make it more difficult for us to satisfy our obligations with respect to the notes and our other debt;
increase our vulnerability to general adverse economic and industry conditions;

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require us to dedicate a substantial portion of our cash flow from operations to payments on our indebtedness and related interest, including indebtedness we may incur in the future, thereby reducing the availability of our cash flow to fund working capital, capital expenditures and other general corporate purposes;
limit our flexibility in planning for, or reacting to, changes in our business and the industry in which we operate;
increase our cost of borrowing;
place us at a competitive disadvantage compared to our competitors that may have less debt; and
limit our ability to obtain additional financing for working capital, capital expenditures, acquisitions, debt service requirements or general corporate purposes.

     We expect to use cash flow from operations to meet our current and future financial obligations, including funding our operations, debt service and capital expenditures. Our ability to make these payments depends on our future performance, which will be affected by financial, business, economic and other factors, many of which we cannot control. Our business may not generate sufficient cash flow from operations in the future, which could result in our being unable to repay indebtedness, or to fund other liquidity needs. If we do not have enough money, we may be forced to reduce or delay our business activities and capital expenditures, sell assets, obtain additional debt or equity capital or restructure or refinance all or a portion of our debt, including our senior credit facility and the Fiesta Notes, on or before maturity. We cannot make any assurances that we will be able to accomplish any of these alternatives on terms acceptable to us, or at all. In addition, the terms of existing or future indebtedness, including the agreements for our senior credit facility, may limit our ability to pursue any of these alternatives.
Despite current indebtedness levels and restrictive covenants, we may still be able to incur more debt or make certain restricted payments, which could further exacerbate the risks described above.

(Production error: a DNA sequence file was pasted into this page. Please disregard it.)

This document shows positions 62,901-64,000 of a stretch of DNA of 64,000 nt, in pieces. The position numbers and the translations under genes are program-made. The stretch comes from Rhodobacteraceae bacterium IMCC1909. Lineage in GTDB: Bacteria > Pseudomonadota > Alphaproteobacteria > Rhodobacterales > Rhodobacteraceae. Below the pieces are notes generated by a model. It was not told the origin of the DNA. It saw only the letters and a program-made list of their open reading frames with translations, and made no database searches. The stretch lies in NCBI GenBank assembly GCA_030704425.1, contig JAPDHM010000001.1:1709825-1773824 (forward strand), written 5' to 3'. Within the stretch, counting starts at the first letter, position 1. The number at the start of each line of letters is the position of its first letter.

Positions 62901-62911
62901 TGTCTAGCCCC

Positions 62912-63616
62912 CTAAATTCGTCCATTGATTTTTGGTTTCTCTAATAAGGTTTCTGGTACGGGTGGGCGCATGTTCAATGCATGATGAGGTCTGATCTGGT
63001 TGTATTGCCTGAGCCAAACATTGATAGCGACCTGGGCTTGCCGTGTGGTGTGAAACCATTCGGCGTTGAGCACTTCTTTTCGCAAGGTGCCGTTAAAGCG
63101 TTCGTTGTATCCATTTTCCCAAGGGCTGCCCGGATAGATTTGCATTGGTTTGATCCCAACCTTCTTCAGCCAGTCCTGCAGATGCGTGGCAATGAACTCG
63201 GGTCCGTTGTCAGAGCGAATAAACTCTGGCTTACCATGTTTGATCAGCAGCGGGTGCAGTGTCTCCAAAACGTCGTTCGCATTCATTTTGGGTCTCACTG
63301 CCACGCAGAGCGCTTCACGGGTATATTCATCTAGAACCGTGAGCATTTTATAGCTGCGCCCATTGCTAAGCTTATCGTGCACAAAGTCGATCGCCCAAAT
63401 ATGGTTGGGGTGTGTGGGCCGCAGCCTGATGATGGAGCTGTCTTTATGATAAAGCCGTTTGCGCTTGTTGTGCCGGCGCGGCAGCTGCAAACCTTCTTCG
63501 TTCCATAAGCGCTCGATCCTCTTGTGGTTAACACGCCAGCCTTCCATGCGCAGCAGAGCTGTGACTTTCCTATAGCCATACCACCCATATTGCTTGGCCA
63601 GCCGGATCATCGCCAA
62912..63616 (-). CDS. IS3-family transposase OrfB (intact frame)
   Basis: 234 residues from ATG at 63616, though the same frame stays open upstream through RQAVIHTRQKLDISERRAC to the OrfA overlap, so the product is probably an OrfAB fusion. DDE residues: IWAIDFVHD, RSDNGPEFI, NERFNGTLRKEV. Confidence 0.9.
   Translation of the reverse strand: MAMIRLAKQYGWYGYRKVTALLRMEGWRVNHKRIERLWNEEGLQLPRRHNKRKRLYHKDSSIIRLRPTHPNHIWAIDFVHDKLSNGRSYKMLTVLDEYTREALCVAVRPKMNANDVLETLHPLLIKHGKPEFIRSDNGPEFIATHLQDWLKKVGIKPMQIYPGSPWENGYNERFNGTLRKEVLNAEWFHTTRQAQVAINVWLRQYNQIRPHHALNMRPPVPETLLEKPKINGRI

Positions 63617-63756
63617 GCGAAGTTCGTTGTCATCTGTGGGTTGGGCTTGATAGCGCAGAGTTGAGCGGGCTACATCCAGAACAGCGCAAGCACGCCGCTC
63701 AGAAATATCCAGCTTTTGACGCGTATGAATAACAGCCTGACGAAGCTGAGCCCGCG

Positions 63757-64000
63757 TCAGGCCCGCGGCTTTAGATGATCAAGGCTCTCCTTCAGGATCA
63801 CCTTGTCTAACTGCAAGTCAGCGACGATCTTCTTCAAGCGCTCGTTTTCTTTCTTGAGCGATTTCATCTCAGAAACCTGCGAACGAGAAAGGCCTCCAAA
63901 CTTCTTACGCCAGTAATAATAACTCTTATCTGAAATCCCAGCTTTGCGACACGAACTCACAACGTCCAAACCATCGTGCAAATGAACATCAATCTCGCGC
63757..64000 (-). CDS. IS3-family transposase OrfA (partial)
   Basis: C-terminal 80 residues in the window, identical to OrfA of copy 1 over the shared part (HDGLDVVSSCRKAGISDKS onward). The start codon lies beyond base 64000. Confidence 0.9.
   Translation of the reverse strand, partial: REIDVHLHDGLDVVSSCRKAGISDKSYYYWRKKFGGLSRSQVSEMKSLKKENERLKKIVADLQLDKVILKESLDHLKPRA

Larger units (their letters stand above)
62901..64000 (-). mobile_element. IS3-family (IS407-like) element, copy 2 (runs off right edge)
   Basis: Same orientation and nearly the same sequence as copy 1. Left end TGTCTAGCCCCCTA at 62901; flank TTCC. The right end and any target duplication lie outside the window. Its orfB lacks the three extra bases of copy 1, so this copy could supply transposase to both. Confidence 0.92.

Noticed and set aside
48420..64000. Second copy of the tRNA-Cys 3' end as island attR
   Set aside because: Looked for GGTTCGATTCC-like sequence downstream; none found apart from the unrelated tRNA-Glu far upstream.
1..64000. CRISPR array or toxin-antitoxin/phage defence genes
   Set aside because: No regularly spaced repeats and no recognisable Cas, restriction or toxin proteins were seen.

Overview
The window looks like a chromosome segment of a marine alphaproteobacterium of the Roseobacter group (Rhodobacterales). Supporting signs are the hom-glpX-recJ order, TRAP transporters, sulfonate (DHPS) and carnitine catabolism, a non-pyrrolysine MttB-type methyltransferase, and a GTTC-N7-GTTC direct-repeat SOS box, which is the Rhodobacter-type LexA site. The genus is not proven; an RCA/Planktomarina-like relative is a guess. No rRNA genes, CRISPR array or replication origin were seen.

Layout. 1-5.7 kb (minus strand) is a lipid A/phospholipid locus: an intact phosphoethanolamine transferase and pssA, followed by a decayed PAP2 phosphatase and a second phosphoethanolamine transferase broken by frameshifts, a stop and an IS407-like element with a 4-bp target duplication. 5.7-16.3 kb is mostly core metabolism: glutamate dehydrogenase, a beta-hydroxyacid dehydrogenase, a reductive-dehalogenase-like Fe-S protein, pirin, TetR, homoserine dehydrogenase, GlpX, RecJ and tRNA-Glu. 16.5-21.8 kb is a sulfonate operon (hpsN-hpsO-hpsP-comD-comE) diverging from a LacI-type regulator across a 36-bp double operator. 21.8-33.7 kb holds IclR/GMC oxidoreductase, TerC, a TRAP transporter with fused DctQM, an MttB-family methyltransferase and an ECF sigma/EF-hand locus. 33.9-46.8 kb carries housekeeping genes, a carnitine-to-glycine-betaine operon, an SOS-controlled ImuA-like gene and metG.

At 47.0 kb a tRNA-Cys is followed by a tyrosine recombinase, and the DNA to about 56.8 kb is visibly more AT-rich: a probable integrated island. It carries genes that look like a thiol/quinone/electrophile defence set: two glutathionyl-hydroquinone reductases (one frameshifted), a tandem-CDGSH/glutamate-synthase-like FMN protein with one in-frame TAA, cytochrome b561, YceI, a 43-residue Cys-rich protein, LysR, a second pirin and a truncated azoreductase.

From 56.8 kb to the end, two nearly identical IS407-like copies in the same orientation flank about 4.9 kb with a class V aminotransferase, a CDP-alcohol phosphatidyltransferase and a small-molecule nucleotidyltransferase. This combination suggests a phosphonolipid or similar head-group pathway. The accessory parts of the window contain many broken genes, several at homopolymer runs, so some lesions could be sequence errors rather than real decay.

We and our subsidiaries may be able to incur additional debt in the future, including debt that may be revolving on a first lien basis or pari passu with the Fiesta Notes. Although our senior credit facility and the indenture governing the Fiesta Notes contain restrictions on our ability to incur indebtedness, those restrictions are subject to a number of exceptions. In addition, if we are able to designate some of our restricted subsidiaries under the indenture governing the Fiesta Notes as unrestricted subsidiaries, those unrestricted subsidiaries would be permitted to borrow beyond the limitations specified in the indenture and engage in other activities in which restricted subsidiaries may not engage. We may also consider investments in joint ventures or acquisitions, which may increase our indebtedness. Moreover, although our senior credit facility and the indenture governing the Fiesta Notes contain restrictions on our ability to make restricted payments, including the declaration and payment of dividends, we are able to make such restricted payments under certain circumstances. Adding new debt to current debt levels or making restricted payments could intensify the related risks that we and our subsidiaries now face.
We may not have the funds necessary to satisfy all of our obligations under our senior credit facility, the Fiesta Notes or other indebtedness in connection with certain change of control events.
Upon the occurrence of specific kinds of change of control events, the indenture governing the Fiesta Notes requires us to make an offer to repurchase all outstanding notes at 101% of the principal amount thereof, plus accrued and unpaid interest (and additional interest, if any) to the date of repurchase. However, it is possible that we will not have sufficient funds, or the ability to raise sufficient funds, at the time of the change of control to make the required repurchase of the Fiesta Notes. In addition, restrictions under our senior credit facility may not allow us to repurchase the Fiesta Notes upon a change of control. If we could not refinance such debt or otherwise obtain a waiver from the holders of such debt, we would be prohibited from repurchasing the Fiesta Notes, which would constitute an event of default under the indenture. Certain important corporate events, such as leveraged recapitalizations that would increase the level of our indebtedness, would not constitute a “Change of Control” under the indenture.
In addition, our senior credit facility provides that certain change of control events constitute an event of default under our senior credit facility. Such an event of default entitles the lenders thereunder to, among other things, cause all outstanding debt obligations under our senior credit facility to become due and payable and to proceed against the collateral securing our senior credit facility. Any event of default or acceleration of our senior credit facility will likely also cause a default under the terms of our other indebtedness.
The agreements governing our debt agreements restrict our ability to engage in some business and financial transactions.
Our debt agreements, including the indenture governing the Fiesta Notes and the agreement governing our senior credit facility, restrict our ability in certain circumstances to, among other things:
incur additional debt;
pay dividends and make other distributions on, redeem or repurchase, capital stock;

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make investments or other restricted payments;
enter into transactions with affiliates;